I was without Twitter for 10 days. A series of epic hardware/software fails kept me off the grid. On the eleventh day I settled in with a reconditioned Lenovo (oy!) and installed Twhirl. One of the first tweets I spied was Arrington putting up 200 invites for grabs. I jumped on it. Within 4 minutes all were taken.

The gig started at 5.30. Not that the Valley is a 9 – 5 place, but I figured that there would be a lot of Fred Flintstones sliding down the tail of their dino at 5 and making their way to Sand Hill Road. I got there at 6.30 to find a minor traffic jam adjudicated by rentacops. Once parked, there was a long line, but the socializing wasn’t bad. The shock for me was this…. young entrepreneurs being carded at the door. The borders of the sub 21 crowd’s badges had a different color to indicate their lack of drinking age.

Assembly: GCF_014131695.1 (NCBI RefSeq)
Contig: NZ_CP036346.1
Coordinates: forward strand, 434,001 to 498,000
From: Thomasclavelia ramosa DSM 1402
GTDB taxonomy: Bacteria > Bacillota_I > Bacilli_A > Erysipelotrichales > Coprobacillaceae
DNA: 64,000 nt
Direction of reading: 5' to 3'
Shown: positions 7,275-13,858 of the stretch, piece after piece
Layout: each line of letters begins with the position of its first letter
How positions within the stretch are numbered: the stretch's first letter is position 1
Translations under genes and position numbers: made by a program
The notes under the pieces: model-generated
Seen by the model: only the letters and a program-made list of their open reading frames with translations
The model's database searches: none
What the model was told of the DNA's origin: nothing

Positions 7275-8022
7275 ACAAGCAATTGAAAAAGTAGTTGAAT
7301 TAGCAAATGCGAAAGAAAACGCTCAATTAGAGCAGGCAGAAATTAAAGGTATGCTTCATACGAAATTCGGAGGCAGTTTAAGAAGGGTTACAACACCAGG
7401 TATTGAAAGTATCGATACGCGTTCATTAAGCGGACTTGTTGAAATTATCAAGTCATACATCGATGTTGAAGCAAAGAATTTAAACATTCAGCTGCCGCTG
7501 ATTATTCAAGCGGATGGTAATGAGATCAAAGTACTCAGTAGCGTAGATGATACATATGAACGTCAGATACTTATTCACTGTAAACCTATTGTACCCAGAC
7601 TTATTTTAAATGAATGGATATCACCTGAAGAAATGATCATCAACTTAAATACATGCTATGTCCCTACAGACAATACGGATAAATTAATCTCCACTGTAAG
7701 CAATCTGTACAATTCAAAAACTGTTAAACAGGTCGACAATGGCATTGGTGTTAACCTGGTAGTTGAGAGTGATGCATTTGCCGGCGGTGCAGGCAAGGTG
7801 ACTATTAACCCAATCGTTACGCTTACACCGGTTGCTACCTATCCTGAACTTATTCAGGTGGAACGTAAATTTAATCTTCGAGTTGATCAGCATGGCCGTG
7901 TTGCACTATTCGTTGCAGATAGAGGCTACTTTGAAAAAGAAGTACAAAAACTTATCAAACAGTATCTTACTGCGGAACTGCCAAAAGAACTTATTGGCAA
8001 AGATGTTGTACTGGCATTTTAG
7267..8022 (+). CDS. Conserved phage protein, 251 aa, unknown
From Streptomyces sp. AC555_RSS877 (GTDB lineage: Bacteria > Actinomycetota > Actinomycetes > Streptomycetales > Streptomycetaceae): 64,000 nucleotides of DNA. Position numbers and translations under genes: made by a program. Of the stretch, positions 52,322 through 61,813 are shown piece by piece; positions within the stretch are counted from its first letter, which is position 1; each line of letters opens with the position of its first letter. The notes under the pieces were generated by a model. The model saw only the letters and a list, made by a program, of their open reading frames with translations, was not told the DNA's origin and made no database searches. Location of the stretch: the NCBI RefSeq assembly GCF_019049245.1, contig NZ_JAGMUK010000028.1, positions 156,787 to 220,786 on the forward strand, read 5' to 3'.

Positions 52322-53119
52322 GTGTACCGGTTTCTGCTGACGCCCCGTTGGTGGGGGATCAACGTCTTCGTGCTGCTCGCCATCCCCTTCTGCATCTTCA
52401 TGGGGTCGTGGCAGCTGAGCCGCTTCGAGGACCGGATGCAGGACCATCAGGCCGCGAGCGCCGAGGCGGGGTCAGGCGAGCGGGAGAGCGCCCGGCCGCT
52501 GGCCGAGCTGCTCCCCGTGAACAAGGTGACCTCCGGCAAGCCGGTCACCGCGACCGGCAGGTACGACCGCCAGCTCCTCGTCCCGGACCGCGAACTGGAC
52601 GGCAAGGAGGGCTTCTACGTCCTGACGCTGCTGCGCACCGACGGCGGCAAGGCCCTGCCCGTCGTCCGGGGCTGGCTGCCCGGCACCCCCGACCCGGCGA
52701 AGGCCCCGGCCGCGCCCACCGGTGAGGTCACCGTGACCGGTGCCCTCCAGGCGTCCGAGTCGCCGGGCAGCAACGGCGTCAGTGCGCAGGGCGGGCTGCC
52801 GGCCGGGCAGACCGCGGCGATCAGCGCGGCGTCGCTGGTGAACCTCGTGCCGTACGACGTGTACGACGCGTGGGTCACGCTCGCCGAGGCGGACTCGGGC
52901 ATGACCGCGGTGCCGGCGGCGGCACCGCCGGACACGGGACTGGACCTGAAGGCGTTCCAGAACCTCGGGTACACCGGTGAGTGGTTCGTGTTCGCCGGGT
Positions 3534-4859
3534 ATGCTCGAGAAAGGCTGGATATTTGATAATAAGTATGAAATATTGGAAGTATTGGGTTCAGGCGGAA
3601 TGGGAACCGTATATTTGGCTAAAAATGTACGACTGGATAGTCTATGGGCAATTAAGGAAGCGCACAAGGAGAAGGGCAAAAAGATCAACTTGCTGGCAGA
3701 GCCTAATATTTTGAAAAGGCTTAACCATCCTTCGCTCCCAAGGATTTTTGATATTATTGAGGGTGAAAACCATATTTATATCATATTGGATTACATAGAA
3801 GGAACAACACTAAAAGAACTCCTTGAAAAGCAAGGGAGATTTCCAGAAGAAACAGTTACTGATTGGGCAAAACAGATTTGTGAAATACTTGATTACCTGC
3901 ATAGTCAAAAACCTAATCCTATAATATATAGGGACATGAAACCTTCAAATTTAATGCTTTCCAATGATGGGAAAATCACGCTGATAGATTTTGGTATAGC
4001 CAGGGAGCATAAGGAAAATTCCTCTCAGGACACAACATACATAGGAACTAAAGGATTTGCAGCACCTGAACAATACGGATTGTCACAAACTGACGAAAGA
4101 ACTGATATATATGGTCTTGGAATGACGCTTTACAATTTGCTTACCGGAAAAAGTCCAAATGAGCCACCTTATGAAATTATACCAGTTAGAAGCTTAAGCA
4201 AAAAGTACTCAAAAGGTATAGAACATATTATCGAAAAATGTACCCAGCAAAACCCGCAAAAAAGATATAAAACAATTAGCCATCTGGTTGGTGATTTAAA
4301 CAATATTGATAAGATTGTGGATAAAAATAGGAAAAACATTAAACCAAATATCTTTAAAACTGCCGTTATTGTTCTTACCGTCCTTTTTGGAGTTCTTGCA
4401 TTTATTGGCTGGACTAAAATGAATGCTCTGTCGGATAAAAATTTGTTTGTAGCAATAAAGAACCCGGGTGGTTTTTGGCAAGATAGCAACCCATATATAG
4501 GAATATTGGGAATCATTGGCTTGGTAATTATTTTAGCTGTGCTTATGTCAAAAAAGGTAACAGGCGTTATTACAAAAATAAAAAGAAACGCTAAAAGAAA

I often ask myself why I give up a Friday night to attend such events. After all, none of the ideas are nearly as interesting as what you can find at MIT’s Media Lab or Stanford’s AI lab. The reward I get is seeing so many old friends. These are the ones that were there when this whole damn thing got started. I won’t name names, but they are the ones that were ambling about the West Coast Computer Faire thinking that this is cool shit.

Every generation has inventors. There are visionaries born every day. I just hope that none of us ever forget that seeing the unseen is still the game. We all need a bigger dose of that.

Perception and Behavior